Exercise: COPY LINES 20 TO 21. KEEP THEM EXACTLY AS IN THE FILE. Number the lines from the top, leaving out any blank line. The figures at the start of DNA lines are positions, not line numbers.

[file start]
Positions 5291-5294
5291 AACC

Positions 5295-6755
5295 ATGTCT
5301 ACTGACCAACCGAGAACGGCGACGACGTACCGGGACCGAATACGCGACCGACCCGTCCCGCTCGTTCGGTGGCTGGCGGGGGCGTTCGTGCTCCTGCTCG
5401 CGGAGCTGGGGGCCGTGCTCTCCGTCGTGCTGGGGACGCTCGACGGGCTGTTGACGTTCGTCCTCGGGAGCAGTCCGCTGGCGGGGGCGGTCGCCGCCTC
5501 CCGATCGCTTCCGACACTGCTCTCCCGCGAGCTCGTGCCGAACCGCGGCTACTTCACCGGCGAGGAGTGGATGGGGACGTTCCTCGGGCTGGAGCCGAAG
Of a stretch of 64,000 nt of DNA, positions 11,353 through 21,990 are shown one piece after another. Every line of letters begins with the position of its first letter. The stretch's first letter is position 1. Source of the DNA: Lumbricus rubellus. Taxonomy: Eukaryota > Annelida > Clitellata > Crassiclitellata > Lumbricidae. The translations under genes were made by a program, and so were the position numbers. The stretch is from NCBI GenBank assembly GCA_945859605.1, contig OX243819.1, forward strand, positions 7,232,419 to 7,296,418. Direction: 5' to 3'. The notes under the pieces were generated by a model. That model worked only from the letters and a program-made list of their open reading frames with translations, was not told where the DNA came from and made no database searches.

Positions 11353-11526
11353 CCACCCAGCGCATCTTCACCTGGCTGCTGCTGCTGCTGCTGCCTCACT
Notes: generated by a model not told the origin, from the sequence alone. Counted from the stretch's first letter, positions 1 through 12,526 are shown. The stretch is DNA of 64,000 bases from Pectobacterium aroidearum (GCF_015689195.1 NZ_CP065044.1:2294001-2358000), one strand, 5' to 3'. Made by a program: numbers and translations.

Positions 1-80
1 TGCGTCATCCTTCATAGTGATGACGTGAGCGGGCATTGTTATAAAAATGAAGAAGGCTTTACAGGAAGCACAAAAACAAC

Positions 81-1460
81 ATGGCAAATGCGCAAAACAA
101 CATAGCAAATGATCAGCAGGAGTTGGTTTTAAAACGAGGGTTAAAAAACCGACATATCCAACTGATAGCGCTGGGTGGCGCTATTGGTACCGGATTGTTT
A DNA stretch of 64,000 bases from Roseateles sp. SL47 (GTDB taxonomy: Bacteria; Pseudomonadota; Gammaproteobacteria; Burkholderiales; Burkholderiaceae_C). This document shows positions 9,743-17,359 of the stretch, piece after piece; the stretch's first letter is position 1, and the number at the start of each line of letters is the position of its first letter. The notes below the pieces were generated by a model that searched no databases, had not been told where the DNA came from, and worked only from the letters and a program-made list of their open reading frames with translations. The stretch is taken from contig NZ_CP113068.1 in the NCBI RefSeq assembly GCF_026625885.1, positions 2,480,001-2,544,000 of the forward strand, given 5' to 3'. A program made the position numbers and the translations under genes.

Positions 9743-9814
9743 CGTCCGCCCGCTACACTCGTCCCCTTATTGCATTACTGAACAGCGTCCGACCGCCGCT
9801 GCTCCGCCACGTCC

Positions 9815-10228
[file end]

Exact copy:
9801 GCTCCGCCACGTCC

Positions 9815-10228